After protesting on each floor of the store, there were a numbber of final speeches, including one by the dismissed ‘partner’, on the ground floor before the group left, going out into the Westfield Centre in front of John Lewis. Here they were met by the centre manager and security staff who tried to stop the protest, with some pushing them (and me) around. Here I was told I was not allowed to take pictures, but took little notice. Very slowly we all made our way out of the centre by the nearest exit, still followed by Westfield security, and were met by two police officers who were told the protest was finishing.

Many more pictures at:

Cleaners in John Lewis Westfield
End Zero Hours Contracts – Sports Direct


All photographs on this and my other sites, unless otherwise stated, are taken by and copyright of Peter Marshall, and are available for reproduction or can be bought as prints.


London 14 May 2016

Friday, May 14th, 2021

Class War at UVW protest against Topshop sacking and suspensions of cleaners

May 14 has always been a special day for me, and five years ago I celebrated my birthday on the streets of London photographing various protests around town before going home to a more private event. The day’s work ended for me on Oxford St, where the United Voices of the World union were protesting against Philip Green’s Topshop after members who work as cleaners were suspended and one sacked for their union activities – demanding the London Living Wage. The protest was supported by other groups including Class War, cleaners from the CAIWU and other trade unionists including Ian Hodson, General Secretary of the BWAFU and Shadow Chancellor John McDonnell. Although Philip Green makes millions, the cleaners were on the national minimum of £6.70 per hour, nothing like a enough to live on in London.

Police were out in force to prevent the protesters entering the Topshop store and there was a noisy protest on the pavement for some time facing the line of police before Class War led the protesters into the centre of the road to block Oxford St.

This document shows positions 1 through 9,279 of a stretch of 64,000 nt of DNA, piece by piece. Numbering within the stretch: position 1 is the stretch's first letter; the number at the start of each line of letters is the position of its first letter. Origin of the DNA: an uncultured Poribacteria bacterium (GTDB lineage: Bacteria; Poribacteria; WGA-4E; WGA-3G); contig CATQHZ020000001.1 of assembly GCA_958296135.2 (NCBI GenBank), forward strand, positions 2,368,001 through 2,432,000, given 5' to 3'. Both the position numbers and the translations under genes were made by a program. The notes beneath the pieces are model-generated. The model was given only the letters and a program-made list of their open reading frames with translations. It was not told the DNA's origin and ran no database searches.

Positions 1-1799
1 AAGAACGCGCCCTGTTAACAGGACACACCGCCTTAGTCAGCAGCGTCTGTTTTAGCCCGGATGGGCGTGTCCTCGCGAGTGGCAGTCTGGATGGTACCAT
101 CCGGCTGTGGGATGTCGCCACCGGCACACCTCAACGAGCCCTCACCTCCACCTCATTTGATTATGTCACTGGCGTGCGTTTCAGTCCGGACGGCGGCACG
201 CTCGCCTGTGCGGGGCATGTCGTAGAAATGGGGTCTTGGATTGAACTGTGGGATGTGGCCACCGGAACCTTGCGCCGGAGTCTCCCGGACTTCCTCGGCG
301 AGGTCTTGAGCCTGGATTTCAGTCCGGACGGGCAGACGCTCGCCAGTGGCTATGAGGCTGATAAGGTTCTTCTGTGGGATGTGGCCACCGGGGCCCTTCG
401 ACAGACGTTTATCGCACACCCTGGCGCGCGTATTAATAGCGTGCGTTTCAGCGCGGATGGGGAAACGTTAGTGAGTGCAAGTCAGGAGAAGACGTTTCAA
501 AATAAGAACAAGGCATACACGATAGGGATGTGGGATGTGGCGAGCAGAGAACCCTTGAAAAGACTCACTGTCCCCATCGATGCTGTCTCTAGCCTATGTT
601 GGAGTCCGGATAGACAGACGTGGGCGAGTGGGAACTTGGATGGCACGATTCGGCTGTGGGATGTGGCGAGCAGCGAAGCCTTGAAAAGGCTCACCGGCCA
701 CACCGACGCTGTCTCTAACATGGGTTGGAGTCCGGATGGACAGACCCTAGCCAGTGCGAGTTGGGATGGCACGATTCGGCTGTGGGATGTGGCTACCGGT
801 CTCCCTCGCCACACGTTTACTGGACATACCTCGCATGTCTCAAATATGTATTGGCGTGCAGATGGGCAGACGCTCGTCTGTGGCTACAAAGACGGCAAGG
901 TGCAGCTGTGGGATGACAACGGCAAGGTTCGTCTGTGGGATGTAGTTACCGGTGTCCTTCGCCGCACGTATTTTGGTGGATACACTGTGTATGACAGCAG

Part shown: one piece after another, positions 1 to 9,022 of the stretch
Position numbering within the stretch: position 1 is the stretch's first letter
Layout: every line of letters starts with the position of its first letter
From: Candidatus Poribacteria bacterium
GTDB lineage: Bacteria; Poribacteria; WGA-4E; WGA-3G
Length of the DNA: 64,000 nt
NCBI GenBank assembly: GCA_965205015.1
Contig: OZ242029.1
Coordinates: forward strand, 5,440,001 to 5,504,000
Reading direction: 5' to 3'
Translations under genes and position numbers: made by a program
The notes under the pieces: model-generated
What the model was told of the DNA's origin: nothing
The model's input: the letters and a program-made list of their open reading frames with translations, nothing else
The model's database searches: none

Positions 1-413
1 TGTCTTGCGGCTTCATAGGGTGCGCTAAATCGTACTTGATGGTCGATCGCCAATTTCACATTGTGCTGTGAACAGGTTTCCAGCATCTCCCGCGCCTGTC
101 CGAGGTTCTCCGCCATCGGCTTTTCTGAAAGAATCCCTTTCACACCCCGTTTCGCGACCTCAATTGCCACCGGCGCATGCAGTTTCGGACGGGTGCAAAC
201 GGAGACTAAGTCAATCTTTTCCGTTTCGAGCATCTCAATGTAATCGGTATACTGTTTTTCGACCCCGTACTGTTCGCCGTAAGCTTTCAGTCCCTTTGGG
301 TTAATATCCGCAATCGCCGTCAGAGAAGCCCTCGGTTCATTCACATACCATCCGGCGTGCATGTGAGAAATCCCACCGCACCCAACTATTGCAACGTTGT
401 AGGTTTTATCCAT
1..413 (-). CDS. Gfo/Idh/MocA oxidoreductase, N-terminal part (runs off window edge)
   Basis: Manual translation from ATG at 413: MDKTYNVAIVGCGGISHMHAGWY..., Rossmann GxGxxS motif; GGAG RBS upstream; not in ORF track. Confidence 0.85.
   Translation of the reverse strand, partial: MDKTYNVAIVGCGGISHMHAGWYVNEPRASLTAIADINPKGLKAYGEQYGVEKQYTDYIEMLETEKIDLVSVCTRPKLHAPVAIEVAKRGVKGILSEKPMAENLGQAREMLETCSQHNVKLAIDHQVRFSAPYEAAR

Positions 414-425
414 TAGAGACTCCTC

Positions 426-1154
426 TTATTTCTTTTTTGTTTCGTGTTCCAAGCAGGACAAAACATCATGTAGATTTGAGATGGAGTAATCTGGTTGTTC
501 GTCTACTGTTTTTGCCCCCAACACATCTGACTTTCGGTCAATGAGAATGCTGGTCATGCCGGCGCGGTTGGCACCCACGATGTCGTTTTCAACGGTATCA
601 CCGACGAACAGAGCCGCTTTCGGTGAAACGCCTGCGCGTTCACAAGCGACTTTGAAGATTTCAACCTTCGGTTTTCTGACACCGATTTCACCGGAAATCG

Police tried to clear the road, and began threatening arrests and the protesters decided to march west down Oxford St, briefly blocking Oxford Circus

before stopping to protest outside John Lewis, where the UVW have been campaigning for several years to get the cleaners recognised as a part of the workforce with similar respect and conditions of service to other John Lewis staff.

There were heated arguments as police manhandled some of the protesters there, but things calmed down a little and the campaigners moved on for a final protest outside the Marble Arch Topshop.

Things seemed to be coming to an end and I was late for dinner so I hurried away.

My day’s work had begun in Holloway, where Islington Hands Off Our Public Services, Islington Kill the Housing Bill and the Reclaim Justice Network were holding a rally and march to HMP Holloway, demanding that when the prison closed the site be used for much-needed social housing and community facilities, rather than for expensive private flats. Local MP and Labour Party leader Jeremy Corbyn rode up on his bike to speak at the rally.

I moved on from the rally at the end of the march outside Holloway Prison to Oxford St, where the Revolutionary Communist Group and friends were reminding shoppers of the continuing oppression of the Palestinian people, and opposing attempts to criminalise and censor the anti-Zionist boycott, divestment and sanctions (BDS) movement. The rolling picket urged shoppers to boycott stores which support and fund Israel, including Marks and Spencer, and stopped for brief speeches in front of some of them for short speeches.

A small group of militant Zionists had come along to wave Israeli flags and shout insults at them. The protesters (who included several Jews and some Palestinians) made clear that this was not an anti-Semitic protest but against some actions of the Israeli government and it took place the day before Nabka Day, the ‘day of the catastrophe’, remembering when roughly 80% of the Palestinian population were forced to leave their homes between December 1947 and January 1949, and later prevented by Israeli law from returning to their homes, or claiming their property. This year the attacks on Palestinians in Jerusalem have largely been precipitated by the continuing attempts by Jewish settlers to displace the Palestinian population of Sheikh Jarrah in East Jerusalem. Founded in 1865, the area became home to Jerusalem’s Muslim elite, but in 1948 became home to Palestinian refugees from Jerusalem.